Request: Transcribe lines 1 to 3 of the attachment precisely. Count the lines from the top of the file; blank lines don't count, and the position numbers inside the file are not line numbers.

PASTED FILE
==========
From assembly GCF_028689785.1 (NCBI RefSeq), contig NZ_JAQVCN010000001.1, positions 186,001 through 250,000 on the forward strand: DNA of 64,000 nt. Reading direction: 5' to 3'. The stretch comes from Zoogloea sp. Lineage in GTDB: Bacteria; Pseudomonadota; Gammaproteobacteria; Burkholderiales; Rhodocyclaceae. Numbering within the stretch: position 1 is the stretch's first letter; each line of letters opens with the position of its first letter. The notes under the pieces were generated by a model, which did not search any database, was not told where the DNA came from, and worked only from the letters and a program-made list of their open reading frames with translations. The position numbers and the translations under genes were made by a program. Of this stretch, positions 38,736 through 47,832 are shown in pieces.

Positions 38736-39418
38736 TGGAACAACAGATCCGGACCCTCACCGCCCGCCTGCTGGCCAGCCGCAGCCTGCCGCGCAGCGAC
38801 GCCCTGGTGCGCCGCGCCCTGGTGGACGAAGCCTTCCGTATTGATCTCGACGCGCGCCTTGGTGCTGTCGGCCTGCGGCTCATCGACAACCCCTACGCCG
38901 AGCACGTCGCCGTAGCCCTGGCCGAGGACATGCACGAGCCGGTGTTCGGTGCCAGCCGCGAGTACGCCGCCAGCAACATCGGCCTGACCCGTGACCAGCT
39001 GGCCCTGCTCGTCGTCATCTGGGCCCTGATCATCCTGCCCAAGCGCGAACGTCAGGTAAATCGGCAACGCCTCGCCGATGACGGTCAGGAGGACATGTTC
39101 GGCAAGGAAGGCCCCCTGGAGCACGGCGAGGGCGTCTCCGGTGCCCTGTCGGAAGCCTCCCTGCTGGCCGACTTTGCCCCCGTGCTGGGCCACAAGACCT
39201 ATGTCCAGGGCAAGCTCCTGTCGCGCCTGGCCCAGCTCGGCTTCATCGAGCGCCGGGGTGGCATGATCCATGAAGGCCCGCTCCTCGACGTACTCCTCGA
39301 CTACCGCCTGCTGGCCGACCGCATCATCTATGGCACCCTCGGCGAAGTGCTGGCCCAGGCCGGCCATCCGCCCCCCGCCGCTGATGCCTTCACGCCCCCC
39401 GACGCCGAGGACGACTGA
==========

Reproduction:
From assembly GCF_028689785.1 (NCBI RefSeq), contig NZ_JAQVCN010000001.1, positions 186,001 through 250,000 on the forward strand: DNA of 64,000 nt. Reading direction: 5' to 3'. The stretch comes from Zoogloea sp. Lineage in GTDB: Bacteria; Pseudomonadota; Gammaproteobacteria; Burkholderiales; Rhodocyclaceae. Numbering within the stretch: position 1 is the stretch's first letter; each line of letters opens with the position of its first letter. The notes under the pieces were generated by a model, which did not search any database, was not told where the DNA came from, and worked only from the letters and a program-made list of their open reading frames with translations. The position numbers and the translations under genes were made by a program. Of this stretch, positions 38,736 through 47,832 are shown in pieces.

Positions 38736-39418
38736 TGGAACAACAGATCCGGACCCTCACCGCCCGCCTGCTGGCCAGCCGCAGCCTGCCGCGCAGCGAC